Xi’s visit to Japan not yet in planning stage, new envoy to China says

BEIJING – Tokyo’s new ambassador to Beijing said on Friday that the two sides have yet to set a date for Chinese President Xi Jinping’s long-delayed visit to Japan.

“We are not at the stage of discussing a concrete timetable,” Hideo Tarumi said here during his first press briefing since taking office last month.

Xi was due to arrive in Japan as a state guest in April 2020, becoming the first Chinese leader to make such a trip in more than a decade. But the coronavirus pandemic has thwarted those plans, and the visit has yet to be rescheduled.

In the interest of continuing warmer bilateral relations, “I will affirm what needs to be said,” Tarumi said. “I look forward to establishing fair, stable and constructive relationships.”

Xi said in November that China would “favorably” consider joining the Trans-Pacific Partnership trade deal with 11 countries, of which Japan is a member.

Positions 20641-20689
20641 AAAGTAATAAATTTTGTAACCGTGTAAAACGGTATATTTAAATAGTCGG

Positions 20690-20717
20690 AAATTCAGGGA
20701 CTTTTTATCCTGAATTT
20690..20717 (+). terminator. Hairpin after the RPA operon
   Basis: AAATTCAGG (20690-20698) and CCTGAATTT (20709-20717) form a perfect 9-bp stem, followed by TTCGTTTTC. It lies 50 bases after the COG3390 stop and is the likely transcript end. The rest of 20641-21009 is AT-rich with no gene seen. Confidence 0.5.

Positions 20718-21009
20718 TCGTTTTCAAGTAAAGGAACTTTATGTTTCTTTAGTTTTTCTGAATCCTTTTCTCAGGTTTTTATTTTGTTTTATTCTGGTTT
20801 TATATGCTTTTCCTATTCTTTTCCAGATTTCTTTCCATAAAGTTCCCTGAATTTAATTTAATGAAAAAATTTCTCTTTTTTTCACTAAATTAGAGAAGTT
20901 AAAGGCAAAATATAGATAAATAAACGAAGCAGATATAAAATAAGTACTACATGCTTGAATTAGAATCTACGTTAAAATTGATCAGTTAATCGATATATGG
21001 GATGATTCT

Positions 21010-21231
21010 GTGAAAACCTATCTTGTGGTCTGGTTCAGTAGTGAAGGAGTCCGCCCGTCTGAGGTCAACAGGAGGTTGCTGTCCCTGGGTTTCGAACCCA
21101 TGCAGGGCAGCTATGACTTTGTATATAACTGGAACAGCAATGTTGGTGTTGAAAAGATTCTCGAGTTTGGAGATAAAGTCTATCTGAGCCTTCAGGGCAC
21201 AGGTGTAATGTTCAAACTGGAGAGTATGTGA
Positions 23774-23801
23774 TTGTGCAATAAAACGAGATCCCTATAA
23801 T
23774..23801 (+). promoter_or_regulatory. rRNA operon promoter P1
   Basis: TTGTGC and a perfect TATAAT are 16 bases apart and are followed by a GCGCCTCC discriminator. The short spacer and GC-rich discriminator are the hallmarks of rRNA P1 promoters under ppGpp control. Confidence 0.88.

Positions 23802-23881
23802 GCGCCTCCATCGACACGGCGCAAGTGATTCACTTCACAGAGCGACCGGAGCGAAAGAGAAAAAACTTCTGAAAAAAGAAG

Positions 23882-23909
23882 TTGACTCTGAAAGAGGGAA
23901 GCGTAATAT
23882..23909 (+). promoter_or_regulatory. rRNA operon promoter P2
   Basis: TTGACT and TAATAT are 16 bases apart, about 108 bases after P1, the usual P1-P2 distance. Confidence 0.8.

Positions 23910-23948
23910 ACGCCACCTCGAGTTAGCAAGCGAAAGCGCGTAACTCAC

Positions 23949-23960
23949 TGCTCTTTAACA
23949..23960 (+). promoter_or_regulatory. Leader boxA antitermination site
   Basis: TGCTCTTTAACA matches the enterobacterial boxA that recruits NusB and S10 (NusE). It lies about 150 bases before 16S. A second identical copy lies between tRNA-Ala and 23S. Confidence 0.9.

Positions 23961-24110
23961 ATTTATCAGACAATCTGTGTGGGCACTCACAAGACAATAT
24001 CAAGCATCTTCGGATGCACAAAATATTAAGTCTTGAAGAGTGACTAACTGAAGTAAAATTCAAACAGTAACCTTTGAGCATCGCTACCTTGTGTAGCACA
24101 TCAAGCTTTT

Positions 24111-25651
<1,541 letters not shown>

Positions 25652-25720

“The TPP demands very high levels of market access and rules,” Tarumi said, a response suggesting the need to carefully assess whether China meets the criteria to join the pact.

“It would be out of the question to bend the rules and insert exceptions” for China, Tarumi added.

The seasoned diplomat is a member of the “Chinese school” of experts at the Japanese Foreign Ministry, who speak Mandarin and have an extensive network of connections in China.

Tarumi is known to be close to Prime Minister Yoshihide Suga, as well as Toshihiro Nikai, the powerful general secretary of the ruling Liberal Democratic Party and one of the most pro-Chinese figures in the Japanese leadership. Tarumi served as Nikai’s liaison to the ministry, coordinating a trip to China in 2015 when the PLD official chaired the party’s general council.

Tarumi also referred to the record number of incursions by Chinese government ships into the waters near the Japanese-administered Senkaku Islands. Beijing claims the islands under the name of Diaoyu.

Tarumi vowed to work diligently to resolve the situation, which he described as “completely unacceptable”.

“Japan has sovereignty [over the Senkakus] both historically and in terms of international law, ”he said.


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